When the Sky Gives You Lemons... Head to the Cook Tent!
Well, it's raining. Again. With only two days left to finish our data collection, we had no choice but to suit up and head out into the field to try and collect our remaining samples. We tried to time it with a slight break in the weather, and we ended up with about two hours of 'dry-time' to get a couple of extra AMS fabrics in pits 3 and 8. After that, however, the rain came back in full force. Needless to say, we were persuaded to head back to camp a few hours earlier than we wanted to...
Upon return, we (ironically) received a great question in the Ask the Team Forum from Christopher at Saint Mark Catholic School. He inquired about how the rain affects our ability to collect relevant data for AMS and Pre-Consolidation sampling. Great question Christopher! The rain certainly affects our ability to collect sufficient and relevant samples for the project.
While the rain itself does not affect the arrangement of magnetic particles of till in the AMS samples, it does affect our ability to properly extract and clean samples. The rain saturates the samples, causing smaller silt and sand sized clasts to 'clump' together. When using the wire saws to clean the tops of the sample cubes before capping them, these clumps can create large voids in the samples, making them unfit for analyzing back home. Therefore, we do not collect samples in heavy rain and try our very best to time our sampling for breaks in the weather.
Christopher's question brings up a crucial component of scientific fieldwork: being flexible in your data collection plans and accepting that there are outside forces like the weather that can hinder your plans.
When you're sitting in a lab or classroom planning out a field season, it's easy to overlook some of the complications that might arise when you actually go into the field. For example, when Dr. Iverson and Dr. Hooyer saw how difficult getting plastic boxes into the tills at Múlajökull could be during their short season last year, they decided to come up with an alternative method for getting AMS samples. Back in Iowa, Neal came up with a system using metal boxes and columnar extruders that fit inside of them with the idea that this would make sampling the till easier. He tried this new system on Iowa tills and found that it worked very well.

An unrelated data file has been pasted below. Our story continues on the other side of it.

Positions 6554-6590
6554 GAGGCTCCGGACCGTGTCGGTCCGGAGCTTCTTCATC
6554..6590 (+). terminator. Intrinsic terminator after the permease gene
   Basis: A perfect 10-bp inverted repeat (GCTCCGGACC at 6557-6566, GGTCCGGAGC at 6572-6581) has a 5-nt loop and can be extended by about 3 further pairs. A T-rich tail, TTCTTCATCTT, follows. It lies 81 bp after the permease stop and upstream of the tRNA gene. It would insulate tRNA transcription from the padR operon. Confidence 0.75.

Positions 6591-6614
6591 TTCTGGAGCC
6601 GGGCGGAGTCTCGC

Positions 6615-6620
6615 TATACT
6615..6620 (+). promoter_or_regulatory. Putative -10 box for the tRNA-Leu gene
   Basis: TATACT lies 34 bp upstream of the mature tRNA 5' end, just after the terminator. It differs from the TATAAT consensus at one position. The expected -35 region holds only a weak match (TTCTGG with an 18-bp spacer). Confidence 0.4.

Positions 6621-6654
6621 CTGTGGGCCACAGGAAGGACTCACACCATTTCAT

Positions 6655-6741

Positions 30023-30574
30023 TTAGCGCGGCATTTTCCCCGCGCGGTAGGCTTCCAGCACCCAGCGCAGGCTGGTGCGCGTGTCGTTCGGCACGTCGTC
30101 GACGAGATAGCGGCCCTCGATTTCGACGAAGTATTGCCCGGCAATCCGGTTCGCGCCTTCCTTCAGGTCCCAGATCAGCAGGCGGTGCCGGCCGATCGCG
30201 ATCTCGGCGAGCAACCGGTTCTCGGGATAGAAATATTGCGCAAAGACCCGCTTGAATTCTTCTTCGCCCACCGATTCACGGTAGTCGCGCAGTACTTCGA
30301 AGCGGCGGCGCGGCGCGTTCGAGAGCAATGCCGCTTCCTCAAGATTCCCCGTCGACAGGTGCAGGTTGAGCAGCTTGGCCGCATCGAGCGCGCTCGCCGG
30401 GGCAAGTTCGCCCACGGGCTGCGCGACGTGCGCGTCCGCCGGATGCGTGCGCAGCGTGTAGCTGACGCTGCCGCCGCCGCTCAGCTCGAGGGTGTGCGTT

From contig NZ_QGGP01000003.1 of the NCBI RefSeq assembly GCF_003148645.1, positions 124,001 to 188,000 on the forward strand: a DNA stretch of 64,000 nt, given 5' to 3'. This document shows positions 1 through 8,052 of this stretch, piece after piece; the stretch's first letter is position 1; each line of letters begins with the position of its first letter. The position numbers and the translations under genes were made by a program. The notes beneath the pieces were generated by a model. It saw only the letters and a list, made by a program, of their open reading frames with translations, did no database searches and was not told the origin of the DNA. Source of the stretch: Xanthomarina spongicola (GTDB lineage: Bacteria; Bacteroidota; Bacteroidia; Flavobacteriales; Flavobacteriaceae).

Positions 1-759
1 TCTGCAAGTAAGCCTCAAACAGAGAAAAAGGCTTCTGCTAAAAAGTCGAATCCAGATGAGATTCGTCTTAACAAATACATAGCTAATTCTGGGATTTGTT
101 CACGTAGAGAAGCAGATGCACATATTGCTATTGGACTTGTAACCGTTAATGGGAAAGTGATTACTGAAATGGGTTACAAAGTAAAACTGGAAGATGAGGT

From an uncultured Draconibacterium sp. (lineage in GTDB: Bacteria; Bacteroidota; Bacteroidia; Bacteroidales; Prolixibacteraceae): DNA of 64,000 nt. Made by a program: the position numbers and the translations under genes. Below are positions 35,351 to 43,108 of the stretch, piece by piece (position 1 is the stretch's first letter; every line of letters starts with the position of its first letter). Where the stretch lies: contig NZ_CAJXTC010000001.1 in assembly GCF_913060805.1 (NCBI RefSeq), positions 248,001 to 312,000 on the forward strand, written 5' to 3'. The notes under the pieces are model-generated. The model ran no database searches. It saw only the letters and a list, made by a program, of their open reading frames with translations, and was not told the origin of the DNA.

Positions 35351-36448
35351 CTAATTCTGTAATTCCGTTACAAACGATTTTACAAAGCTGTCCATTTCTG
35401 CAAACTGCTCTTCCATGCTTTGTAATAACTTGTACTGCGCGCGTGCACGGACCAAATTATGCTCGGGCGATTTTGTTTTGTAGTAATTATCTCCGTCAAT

When we got to Múlajökull, however, we found that the extraction process was more time consuming than pushing in the plastic boxes, even though only one out of two or three of the plastic boxes ends up being good enough to keep. The Múlajökull till just did not behave as Neal had hoped it would, and we had to come up with a solution to this problem in the field.
In all kinds of fieldwork, sometimes things just don't go as expected. When these problems arise, researchers have to come up with new and innovative solutions, or, make new plans all together. When it comes down to it, there are certain variables in your research that you simply cannot control, and you must be flexible in order to deal with them appropriately.
The hardness of the Múlajökull till was a problem we had to overcome early on, and the rain is a challenge that we have to confront today. Luckily, we had planned for a few days of bad weather, so we have already taken most of the samples that we wanted to get this field season.
If we had not had this foresight in our first two weeks of fieldwork, we would either be trying to stick it out and possibly taking lower quality samples, or having to decide which sites we want to sample and which ones we have to skip over this year. With this rain, the latter option would likely have been our choice.
The excessive rain here at Múlajökull is also affecting our Nordic counterparts and their work in logging the stratigraphic columns of glacial till in the drumlins. I spoke with Ívar about how the rain is affecting their work, and he told me that it affects not only their ability to identify and measure the different layers of till in the drumlins, but it also simply affects their ability to accurately sketch and write these logs in their field notebooks.
When I asked Ívar how their team is adapting their fieldwork to meet the conditions we are experiencing, he said that they have gradually acquired appropriate tents, rain gear, and other equipment over the years to stay warm and dry when not working and to try their best to stay warm and dry while working.
So here we are: back in the cook tent, guilt-free, nearly done, half-damp, a little stir crazy... but still have fun!
Tomorrow, we will all head back out into the field, rain or shine, and hopefully get a few more AMS samples and stratigraphy logs. For now, you can sit back, relax (like we are!), and enjoy some pictures of our cook tent extravaganza!
Jamie and Reba